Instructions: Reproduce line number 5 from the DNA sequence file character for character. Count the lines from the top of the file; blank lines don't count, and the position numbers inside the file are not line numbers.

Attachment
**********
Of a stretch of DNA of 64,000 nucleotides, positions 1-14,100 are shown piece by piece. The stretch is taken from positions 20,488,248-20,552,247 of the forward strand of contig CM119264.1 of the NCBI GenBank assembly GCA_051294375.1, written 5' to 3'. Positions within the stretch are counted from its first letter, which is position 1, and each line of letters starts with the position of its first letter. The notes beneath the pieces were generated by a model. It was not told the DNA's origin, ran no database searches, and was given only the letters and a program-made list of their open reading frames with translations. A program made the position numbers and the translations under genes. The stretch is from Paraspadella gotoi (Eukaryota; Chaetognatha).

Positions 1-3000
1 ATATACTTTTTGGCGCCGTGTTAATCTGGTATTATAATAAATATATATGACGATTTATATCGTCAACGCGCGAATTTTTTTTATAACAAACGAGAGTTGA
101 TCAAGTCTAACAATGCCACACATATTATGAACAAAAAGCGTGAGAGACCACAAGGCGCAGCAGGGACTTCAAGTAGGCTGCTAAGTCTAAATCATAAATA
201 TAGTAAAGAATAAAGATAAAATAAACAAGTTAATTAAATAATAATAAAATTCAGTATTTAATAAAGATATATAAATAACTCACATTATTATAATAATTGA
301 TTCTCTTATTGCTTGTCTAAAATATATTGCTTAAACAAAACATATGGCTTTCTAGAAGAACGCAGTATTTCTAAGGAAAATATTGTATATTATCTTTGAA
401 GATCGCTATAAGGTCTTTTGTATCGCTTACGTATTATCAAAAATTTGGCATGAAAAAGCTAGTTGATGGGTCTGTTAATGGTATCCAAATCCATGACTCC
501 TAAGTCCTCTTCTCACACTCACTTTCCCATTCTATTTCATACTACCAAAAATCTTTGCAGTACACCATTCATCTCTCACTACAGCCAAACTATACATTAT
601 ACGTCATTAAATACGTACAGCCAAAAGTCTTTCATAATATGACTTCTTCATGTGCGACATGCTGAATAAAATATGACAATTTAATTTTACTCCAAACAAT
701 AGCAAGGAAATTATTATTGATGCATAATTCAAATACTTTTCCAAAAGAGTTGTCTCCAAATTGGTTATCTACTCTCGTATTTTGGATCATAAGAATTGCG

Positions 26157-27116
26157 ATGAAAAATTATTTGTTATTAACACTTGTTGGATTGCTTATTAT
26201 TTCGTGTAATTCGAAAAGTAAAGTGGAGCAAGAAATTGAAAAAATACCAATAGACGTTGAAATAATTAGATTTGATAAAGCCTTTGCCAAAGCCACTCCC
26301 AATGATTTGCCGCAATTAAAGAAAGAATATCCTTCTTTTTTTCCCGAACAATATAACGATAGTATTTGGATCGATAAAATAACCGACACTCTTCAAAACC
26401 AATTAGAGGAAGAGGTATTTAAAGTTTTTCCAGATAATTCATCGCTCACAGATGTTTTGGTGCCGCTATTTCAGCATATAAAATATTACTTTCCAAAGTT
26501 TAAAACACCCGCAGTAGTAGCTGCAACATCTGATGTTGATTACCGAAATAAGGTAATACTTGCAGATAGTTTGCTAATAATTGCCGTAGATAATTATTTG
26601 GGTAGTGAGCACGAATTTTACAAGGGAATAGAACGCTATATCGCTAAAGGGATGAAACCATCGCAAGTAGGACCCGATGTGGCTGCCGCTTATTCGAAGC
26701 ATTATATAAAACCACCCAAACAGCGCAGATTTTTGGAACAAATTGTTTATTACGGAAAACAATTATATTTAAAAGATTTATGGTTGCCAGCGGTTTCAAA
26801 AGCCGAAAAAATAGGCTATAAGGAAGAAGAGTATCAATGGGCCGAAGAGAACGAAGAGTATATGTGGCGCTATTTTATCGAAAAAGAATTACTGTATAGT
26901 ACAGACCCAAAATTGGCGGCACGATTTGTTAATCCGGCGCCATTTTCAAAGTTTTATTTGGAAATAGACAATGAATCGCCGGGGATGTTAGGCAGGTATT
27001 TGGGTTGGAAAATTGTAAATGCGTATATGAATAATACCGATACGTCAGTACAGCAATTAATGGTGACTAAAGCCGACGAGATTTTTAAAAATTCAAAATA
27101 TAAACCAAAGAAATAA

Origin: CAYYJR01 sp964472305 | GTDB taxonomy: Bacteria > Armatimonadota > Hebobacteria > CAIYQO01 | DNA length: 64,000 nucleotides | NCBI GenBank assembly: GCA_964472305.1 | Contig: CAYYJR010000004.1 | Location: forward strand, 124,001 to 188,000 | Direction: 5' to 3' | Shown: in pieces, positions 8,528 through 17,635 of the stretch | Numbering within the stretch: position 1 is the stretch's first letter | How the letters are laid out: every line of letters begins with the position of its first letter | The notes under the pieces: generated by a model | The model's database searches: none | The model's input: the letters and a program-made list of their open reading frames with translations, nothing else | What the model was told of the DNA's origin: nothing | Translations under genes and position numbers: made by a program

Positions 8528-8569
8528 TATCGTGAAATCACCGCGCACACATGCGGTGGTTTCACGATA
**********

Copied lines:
201 TAGTAAAGAATAAAGATAAAATAAACAAGTTAATTAAATAATAATAAAATTCAGTATTTAATAAAGATATATAAATAACTCACATTATTATAATAATTGA